Landslides are a rare occurrence in the Adirondacks. They typically occur in the backcountry after the soil on steep slopes gets saturated after a heavy rain. The soil and vegetation slide down the mountain, leaving a bedrock scar, or slide.
During Tropical Storm Irene in August 2011, at least sixteen new slides were created, including ones that buried parts of the Orebed Brook Trail and Southside Trail in the High Peaks Wilderness. A landslide covered a section of the trail through Avalanche Pass in 1999 as a result of heavy rains associated with Hurricane Floyd.
Perhaps the slowest landslide in New York State was recorded on Little Porter Mountain in Keene Valley in May 2011. State geologists found that the eighty-two-acre mass of mud was moving downhill at a rate of six inches to two feet per day. The unusually slow-moving slide was triggered by excessive groundwater stemming from heavy rain and snow of that year. No one was injured, but a few homes were damaged.
One of the most serious situations involving landslides occurred in June 1963 when a localized storm caused landslides on Giant Mountain. The mud, trees, and debris from the storm covered cars, campsites, and a portion of Route 73.
The Hazard Mitigation Plan says the regions of eastern Essex and southern Franklin counties are among the most susceptible to landslides in the state. Only two areas are listed as more vulnerable: the Hudson River valley, from Saratoga County to Westchester County, and Niagara Falls.
December was a hot one.
The month of December was the warmest on record in the Adirondacks, according to the National Oceanic and Atmospheric Administration. In Saranac Lake, the average temperature for the month was thirty-four degrees, which was fifteen degrees above normal.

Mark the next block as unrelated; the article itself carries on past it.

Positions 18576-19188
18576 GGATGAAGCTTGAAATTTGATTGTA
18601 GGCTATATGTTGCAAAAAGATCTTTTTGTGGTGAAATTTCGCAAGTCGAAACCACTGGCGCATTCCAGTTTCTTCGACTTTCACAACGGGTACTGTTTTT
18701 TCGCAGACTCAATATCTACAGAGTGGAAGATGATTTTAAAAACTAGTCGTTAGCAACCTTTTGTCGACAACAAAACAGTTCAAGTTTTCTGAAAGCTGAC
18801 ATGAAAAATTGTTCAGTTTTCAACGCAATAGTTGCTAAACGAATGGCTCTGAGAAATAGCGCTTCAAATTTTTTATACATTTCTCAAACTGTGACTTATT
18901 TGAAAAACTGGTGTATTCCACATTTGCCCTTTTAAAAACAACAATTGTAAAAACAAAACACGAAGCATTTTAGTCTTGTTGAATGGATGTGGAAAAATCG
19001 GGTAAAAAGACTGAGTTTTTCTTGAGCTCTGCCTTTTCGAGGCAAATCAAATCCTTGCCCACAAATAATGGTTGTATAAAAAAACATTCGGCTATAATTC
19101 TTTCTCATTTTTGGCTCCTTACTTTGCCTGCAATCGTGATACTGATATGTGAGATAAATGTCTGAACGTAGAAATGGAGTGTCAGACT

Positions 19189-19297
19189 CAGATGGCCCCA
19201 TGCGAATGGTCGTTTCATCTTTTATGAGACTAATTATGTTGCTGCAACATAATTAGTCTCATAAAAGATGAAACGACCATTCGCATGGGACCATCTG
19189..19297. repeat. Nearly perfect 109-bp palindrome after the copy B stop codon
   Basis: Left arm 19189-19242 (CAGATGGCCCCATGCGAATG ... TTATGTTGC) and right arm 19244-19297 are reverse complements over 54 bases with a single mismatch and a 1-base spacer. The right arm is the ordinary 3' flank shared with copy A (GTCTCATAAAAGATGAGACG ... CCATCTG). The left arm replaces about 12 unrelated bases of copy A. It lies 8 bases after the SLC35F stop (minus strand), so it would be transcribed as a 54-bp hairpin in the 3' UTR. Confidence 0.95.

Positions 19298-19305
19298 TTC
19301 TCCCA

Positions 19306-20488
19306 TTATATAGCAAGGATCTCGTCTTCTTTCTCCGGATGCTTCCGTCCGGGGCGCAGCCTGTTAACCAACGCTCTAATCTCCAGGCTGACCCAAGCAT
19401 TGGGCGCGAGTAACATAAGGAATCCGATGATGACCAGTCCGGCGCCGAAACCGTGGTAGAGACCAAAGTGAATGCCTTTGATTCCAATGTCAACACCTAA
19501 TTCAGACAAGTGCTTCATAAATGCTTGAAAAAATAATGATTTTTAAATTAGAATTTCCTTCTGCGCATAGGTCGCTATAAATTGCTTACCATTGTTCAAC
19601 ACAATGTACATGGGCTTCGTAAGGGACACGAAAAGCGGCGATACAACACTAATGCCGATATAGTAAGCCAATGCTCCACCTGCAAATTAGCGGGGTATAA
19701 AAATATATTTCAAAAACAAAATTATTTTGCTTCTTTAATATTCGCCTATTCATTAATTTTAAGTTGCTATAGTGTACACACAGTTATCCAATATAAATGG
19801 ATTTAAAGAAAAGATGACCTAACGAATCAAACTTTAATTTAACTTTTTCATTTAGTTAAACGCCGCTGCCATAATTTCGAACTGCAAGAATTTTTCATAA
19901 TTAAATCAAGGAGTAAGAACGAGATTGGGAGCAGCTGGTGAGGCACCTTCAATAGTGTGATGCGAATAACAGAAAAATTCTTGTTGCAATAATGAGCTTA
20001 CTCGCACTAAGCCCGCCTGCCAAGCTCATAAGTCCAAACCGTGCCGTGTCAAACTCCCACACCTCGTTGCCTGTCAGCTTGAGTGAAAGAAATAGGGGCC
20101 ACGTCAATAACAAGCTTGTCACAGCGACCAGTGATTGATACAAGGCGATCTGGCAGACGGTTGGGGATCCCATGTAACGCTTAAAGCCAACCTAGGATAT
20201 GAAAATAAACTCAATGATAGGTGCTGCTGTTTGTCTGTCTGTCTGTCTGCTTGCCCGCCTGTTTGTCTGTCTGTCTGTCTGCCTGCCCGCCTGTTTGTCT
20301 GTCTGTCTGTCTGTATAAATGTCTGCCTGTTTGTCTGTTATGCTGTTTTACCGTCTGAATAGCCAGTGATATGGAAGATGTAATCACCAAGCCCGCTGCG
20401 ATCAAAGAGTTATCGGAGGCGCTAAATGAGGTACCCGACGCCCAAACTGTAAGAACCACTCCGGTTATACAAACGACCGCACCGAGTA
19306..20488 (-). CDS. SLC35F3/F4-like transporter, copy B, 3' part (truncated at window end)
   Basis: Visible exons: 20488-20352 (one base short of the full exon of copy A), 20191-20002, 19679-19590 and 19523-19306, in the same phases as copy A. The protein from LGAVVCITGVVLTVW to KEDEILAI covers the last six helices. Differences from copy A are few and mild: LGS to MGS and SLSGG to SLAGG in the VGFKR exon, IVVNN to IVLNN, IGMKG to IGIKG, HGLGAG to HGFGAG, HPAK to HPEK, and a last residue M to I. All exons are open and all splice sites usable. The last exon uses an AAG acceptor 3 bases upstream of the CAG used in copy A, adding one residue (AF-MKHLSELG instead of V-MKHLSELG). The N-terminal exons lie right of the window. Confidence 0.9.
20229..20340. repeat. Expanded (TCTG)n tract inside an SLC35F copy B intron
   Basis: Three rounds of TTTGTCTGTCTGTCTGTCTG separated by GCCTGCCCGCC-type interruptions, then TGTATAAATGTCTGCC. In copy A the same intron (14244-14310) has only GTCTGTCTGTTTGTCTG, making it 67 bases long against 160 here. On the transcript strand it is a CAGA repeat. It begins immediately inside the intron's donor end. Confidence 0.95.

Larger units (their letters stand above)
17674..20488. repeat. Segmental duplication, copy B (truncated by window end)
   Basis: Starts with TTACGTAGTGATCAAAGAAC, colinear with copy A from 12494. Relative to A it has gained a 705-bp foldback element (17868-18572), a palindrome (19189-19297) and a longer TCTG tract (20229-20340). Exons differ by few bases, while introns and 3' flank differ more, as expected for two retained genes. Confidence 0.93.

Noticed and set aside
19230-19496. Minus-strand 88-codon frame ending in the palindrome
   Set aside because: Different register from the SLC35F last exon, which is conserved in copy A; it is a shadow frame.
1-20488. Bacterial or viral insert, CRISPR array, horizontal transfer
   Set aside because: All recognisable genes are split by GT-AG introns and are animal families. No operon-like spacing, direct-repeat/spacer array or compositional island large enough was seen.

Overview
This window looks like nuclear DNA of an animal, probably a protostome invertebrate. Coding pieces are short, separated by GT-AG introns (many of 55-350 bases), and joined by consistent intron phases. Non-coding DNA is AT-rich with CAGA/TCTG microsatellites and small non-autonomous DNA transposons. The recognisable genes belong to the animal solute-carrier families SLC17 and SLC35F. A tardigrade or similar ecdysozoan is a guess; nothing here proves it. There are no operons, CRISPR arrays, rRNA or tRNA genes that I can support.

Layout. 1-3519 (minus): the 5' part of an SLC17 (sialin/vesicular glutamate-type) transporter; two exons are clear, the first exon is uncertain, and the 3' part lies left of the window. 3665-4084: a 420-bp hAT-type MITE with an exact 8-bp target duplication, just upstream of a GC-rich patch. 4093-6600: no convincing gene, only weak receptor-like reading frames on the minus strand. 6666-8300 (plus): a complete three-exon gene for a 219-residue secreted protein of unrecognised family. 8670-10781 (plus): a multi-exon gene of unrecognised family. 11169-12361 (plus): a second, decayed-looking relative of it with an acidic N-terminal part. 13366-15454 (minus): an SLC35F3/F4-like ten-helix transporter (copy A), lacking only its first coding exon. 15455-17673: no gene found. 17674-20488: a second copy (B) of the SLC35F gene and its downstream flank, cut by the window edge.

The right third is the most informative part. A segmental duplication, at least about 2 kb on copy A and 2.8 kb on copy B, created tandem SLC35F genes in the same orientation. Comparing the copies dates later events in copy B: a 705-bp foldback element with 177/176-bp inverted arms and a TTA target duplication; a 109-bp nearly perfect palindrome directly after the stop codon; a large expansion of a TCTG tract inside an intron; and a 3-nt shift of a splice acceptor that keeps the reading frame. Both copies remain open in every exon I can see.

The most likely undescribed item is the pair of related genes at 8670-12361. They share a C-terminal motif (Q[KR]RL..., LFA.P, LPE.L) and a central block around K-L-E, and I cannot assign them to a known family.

The temperatures were so high this winter that Saranac Lake was unable to finish its ice palace by the first day of the annual Winter Carnival. For several days before the carnival, the structure was covered with a blue tarp to protect it from rain. In Wilmington, a World Cup freestyle skiing event was canceled because Whiteface Mountain didn’t have enough snow for the event.
National Weather Service meteorologist Brooke Taber attributed this winter’s warm weather in the Adirondacks to a shift in the polar jet stream and to climate change. Although this is an El Nino year and El Nino weather patterns can cause the polar jet stream to move north, Taber noted that not all El Nino winters in the Northeast are warm.
“Normally, the polar jet is down across our area … providing us with frequent bouts of arctic or modified artic air,” said Taber, who is based in Burlington. “This year, for the most part, it’s been well north up in central Canada, near Hudson’s Bay.”
The warm winter coincided with rising temperatures around the world. Average global temperatures in 2015 were the highest in modern history, according to NASA and the National Oceanic and Atmospheric Administration. The record temperatures in 2015 beat the previous mark set in 2014 by 0.23 degrees. Only once before, in 1998, has the new record been greater than the old record by this much. Records have been kept since 1880.
Most of the warming came about in the past thirty-five years. Fifteen of the sixteen warmest years on record occurred since 2000.
However, the warming trend didn’t hold true for the entire year in the Adirondacks, where the average temperature in the first few months of 2015 was lower than usual. “We had several really cold outbreaks in January and February,” Taber said. “We were sort of the exception, rather than the rule.”
Photos from above: Tropical Storm Irene destroyed or damaged many buildings in Keene and other hamlets in 2011, by Nancie Battaglia; Graphic by Jerry Russell; Wall at Fred’s Auto Repair near Ausable Forks shows the high-water marks, by Kenneth Aaron; a house on Little Porter Mountain condemned after a mudslide, by Nancie Battaglia, Workers scramble to build Saranac Lake’s ice palace before this year’s winter carnival, by Mike Lynch.
This story originally appeared in the Adirondack Explorer, a nonprofit newsmagazine devoted to the protection and enjoyment of the Adirondack Park. Get a full print or digital subscription here